Families Reduce Exposure to Smoke at Home (FRESH)
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|ClinicalTrials.gov Identifier: NCT02557919|
Recruitment Status : Completed
First Posted : September 23, 2015
Last Update Posted : September 23, 2015
|Condition or disease||Intervention/treatment||Phase|
|Tobacco Use Cessation Second Hand Tobacco Smoke||Other: Motivational Interviewing Training Other: Usual Best Practice||Not Applicable|
Parental smoking increases children's risk of asthma, infectious illness, sudden infant death syndrome (SIDS), and other conditions. Accumulating evidence regarding the adverse effects of total smoke exposure (TSE) led the US Surgeon General to conclude that there is no safe level of TSE. Parents who smoke endanger themselves, put their children and spouses at risk for adverse health outcomes, and increase the chance of their children becoming smokers. However, many parents who smoke are undertreated for their tobacco addiction. Many parents who smoke are of the age where they have few contacts with primary care physicians and are often unexposed to counseling and pharmacotherapy offered to older patients. Strategically identifying sites where trained para-professionals routinely interact with parents who smoke is vital to making inroads in this high-risk population.
Involuntary secondhand smoke exposure (SHSe) in domestic environments is an entirely preventable public health threat that disproportionately burdens young children in communities of low socioeconomic position. Research has indicated that interventions to reduce SHSe for children delivered through child care settings have been effective. In addition, client-centered approaches, such as motivational interviewing, have been effective in helping parents to reduce levels of SHS in the home environment. Following guidelines from established agencies and organizations, we will also evaluate changes in smoking cessation rates among parents and staff comparing use prior to and after the training programs and subsequent family service worker to parent encounters.
Aim 1: Building on Action for Boston Community Development's (ABCD) current system efforts, support the development and implementation of system changes to accurately and efficiently document parental smoking and household tobacco use and exposure, using: i) intake form, ii) Individual Family Plan, and iii) electronic data system.
Aim 2: Collaborate with Legacy and University of Massachusetts (UMass) to train Head Start staff in skills for encouraging smoking cessation and on a smoke-free home intervention, to increase staff knowledge of second-hand smoke (SHS) effects and provide skills in Motivational Interviewing. This will enhance staff confidence in engaging with parents to assist in efforts to make a sustained quit attempt, reduce children's SHS exposure, and will provide structure to help staff determine how best to support families on issues of tobacco use, including referral to cessation services.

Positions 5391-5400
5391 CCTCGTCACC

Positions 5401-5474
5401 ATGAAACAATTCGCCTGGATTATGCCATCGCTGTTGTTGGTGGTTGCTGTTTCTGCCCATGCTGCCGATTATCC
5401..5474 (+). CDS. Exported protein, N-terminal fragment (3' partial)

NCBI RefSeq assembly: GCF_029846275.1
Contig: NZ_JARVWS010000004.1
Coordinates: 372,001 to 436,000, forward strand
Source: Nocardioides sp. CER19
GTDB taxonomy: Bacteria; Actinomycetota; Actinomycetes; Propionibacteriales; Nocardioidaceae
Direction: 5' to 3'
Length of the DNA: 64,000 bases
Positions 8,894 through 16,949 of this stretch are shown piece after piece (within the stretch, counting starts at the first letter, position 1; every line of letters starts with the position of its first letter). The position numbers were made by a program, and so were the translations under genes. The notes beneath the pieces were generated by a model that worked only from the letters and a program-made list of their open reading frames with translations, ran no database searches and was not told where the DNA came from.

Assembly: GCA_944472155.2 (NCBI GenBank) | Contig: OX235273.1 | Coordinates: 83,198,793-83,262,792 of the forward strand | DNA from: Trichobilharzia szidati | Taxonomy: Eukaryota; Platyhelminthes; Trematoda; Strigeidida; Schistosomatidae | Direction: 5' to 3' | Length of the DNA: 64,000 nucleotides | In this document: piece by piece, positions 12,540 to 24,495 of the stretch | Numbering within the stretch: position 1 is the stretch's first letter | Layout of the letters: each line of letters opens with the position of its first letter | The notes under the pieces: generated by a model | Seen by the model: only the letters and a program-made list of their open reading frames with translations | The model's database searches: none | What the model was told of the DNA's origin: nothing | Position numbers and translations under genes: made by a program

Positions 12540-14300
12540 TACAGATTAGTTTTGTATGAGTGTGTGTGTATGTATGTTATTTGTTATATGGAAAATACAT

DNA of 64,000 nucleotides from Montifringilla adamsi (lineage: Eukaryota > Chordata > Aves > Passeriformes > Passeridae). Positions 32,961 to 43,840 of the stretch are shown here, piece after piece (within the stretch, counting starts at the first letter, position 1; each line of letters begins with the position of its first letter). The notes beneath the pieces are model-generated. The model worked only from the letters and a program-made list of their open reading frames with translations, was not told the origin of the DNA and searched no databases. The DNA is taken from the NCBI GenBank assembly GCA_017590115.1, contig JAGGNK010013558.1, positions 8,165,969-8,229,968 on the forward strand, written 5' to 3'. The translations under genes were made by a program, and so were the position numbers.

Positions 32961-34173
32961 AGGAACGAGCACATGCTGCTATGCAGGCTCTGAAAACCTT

Aim 3: Evaluate the effectiveness of sites receiving the a) Motivational Interviewing intervention for family service workers, b) supervisor education, and c) boosters in decreasing parent smoking, reducing household tobacco use and children's SHS exposure, compared with sites receiving only basic tobacco information.
Aim 4: Evaluate the effectiveness of the smoking cessation intervention on the staff most intimately involved in parent counseling-namely, the family service workers who will attend the training program (s). We will evaluate their knowledge, attitudes, beliefs, and smoking practices as well as their confidence and skills in tobacco-related counseling.
|Study Type :||Interventional (Clinical Trial)|
|Actual Enrollment :||225 participants|
|Intervention Model:||Single Group Assignment|
|Masking:||None (Open Label)|
|Official Title:||Evaluation of the Smoking Cessation and Tobacco Use Exposure Patterns of Head Start Parents in Boston|
|Study Start Date :||September 2013|
|Actual Primary Completion Date :||June 2014|
|Actual Study Completion Date :||December 2014|
Experimental: Motivational Interviewing Training
Staff at the intervention sites were trained in basic tobacco control and motivational interviewing. Two booster trainings were held over 6 months.
Other: Motivational Interviewing Training
1.5 day training on Motivational Interviewing (MI) techniques plus 2 booster sessions to address real experiences using MI with families.
Usual Best Practice
Staff at the usual best practice sites received basic tobacco control training.
Other: Usual Best Practice
.5 day training on tobacco control and emerging products.
- Tobacco quit attempts in the past 6 months (staff and parents) [ Time Frame: Past 6 months ]Parents and staff will be surveyed to determine the number of quit attempts in the past 6 months.
- Home smoking ban implemented in the past 6 months [ Time Frame: Past 6 months ]Parents will be surveyed to determine the number of home smoking bans implemented in the past 6 months.
To learn more about this study, you or your doctor may contact the study research staff using the contact information provided by the sponsor.
Please refer to this study by its ClinicalTrials.gov identifier (NCT number): NCT02557919
|Principal Investigator:||Alan C Geller, RN, MPH||Harvard School of Public Health|